obligor

noun

ob·​li·​gor ˌä-blə-ˈgȯr How to pronounce obligor (audio) -ˈjȯr How to pronounce obligor (audio)
: one who is bound by a legal obligation

Examples of obligor in a Sentence

Recent Examples on the Web The Tax Section requests additional guidance to clarify that bona fide[5] loans outstanding at the obligor’s death to an entity in which the debtor has previously gifted an interest are not subject to the exceptions to the special rule. Alan Gassman, Forbes, 11 Aug. 2022 This issue appears to be as a mirror of the Delray Beach Florida issue except the obligor is being stiffed with an 8.5% interest rate. Richard Lehmann, Forbes, 8 Oct. 2021

These examples are programmatically compiled from various online sources to illustrate current usage of the word 'obligor.' Any opinions expressed in the examples do not represent those of Merriam-Webster or its editors. Send us feedback about these examples.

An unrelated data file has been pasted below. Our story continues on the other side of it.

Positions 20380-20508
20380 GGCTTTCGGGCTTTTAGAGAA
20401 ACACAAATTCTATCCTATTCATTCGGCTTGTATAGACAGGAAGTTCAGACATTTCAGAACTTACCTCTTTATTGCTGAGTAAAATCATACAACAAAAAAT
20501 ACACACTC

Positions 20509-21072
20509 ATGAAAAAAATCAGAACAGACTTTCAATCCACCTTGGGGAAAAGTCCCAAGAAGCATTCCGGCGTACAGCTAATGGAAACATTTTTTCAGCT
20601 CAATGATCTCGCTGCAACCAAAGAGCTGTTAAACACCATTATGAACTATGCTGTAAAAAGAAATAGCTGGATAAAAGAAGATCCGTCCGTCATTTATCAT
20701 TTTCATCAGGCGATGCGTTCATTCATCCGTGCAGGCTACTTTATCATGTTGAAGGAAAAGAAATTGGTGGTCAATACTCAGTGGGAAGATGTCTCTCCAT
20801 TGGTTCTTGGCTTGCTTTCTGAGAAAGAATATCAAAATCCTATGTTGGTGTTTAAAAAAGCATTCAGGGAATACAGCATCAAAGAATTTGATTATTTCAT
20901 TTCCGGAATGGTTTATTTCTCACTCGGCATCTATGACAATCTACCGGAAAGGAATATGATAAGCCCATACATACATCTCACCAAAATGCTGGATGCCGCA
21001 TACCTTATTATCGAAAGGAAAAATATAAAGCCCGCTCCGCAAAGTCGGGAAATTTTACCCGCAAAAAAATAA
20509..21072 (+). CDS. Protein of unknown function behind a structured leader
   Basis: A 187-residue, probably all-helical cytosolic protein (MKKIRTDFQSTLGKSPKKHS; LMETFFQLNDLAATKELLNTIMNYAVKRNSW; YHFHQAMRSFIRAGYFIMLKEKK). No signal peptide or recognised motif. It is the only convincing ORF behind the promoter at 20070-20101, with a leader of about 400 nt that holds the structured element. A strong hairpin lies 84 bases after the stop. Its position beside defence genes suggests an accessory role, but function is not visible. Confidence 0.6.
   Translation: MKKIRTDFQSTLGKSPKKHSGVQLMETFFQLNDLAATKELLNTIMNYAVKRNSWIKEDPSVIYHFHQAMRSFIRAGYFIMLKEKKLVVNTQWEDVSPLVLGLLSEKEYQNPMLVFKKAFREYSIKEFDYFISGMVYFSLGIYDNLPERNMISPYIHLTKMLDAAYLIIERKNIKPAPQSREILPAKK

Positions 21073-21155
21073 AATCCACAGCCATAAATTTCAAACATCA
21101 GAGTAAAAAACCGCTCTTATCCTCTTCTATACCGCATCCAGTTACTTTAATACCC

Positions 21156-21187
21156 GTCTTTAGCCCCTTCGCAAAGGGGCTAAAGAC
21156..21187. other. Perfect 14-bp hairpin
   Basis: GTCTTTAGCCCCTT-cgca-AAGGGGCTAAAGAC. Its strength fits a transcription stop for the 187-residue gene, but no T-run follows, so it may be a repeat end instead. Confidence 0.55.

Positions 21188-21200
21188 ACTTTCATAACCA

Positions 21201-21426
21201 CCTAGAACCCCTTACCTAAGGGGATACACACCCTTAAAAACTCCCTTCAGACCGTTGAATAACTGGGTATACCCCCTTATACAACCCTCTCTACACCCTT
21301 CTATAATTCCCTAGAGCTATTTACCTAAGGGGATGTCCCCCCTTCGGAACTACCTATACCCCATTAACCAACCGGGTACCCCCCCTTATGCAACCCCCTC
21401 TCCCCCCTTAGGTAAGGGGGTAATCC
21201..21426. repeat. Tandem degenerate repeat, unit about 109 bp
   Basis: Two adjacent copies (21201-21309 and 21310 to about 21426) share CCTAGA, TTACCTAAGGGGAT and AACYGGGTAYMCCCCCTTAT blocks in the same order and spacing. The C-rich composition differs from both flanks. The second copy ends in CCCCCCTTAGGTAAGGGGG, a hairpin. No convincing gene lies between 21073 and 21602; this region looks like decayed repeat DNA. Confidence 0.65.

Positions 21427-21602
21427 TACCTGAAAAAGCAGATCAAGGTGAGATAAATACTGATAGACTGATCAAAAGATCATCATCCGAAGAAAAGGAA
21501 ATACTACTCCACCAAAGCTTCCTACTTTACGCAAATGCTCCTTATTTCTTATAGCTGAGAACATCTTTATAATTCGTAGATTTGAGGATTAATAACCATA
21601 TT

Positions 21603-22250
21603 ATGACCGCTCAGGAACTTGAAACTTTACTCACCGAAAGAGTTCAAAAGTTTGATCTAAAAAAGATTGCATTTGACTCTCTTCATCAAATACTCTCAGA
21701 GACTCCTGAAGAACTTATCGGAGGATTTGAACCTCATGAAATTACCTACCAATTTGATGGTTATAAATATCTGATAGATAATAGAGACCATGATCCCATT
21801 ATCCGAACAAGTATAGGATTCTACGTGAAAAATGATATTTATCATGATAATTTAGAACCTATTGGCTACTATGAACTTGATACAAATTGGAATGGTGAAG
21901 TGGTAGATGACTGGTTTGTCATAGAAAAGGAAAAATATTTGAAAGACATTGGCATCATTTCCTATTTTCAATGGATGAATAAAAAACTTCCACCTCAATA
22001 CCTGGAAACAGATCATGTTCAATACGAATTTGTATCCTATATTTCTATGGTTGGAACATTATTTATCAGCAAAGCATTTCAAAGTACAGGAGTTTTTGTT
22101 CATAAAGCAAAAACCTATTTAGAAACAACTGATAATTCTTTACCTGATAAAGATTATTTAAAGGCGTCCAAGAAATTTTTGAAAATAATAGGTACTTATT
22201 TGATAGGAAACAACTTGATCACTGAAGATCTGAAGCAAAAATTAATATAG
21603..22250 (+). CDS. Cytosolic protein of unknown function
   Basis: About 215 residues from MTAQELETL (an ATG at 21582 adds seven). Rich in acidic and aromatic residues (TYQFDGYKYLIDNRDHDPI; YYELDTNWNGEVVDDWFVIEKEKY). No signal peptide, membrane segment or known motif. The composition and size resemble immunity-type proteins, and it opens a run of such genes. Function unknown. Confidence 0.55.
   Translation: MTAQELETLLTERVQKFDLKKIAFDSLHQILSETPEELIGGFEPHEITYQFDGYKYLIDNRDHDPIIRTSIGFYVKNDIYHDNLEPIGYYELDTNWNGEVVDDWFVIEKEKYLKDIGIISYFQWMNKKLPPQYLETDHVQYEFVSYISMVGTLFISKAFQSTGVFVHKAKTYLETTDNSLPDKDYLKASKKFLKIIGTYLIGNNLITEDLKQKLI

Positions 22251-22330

Word History

Etymology

borrowed from Anglo-French, from obliger "to oblige" + -or -or entry 1

First Known Use

1541, in the meaning defined above

Time Traveler
The first known use of obligor was in 1541

Dictionary Entries Near obligor

Cite this Entry

“Obligor.” Merriam-Webster.com Dictionary, Merriam-Webster, https://www.merriam-webster.com/dictionary/obligor. Accessed 26 Feb. 2024.

Legal Definition

obligor

noun
ob·​li·​gor ˌä-blə-ˈgȯr, -ˈjȯr How to pronounce obligor (audio)
: one who is bound by an obligation to another
an obligation extinguished by performance of the obligor
compare creditor, debtor, obligee, promisor, surety
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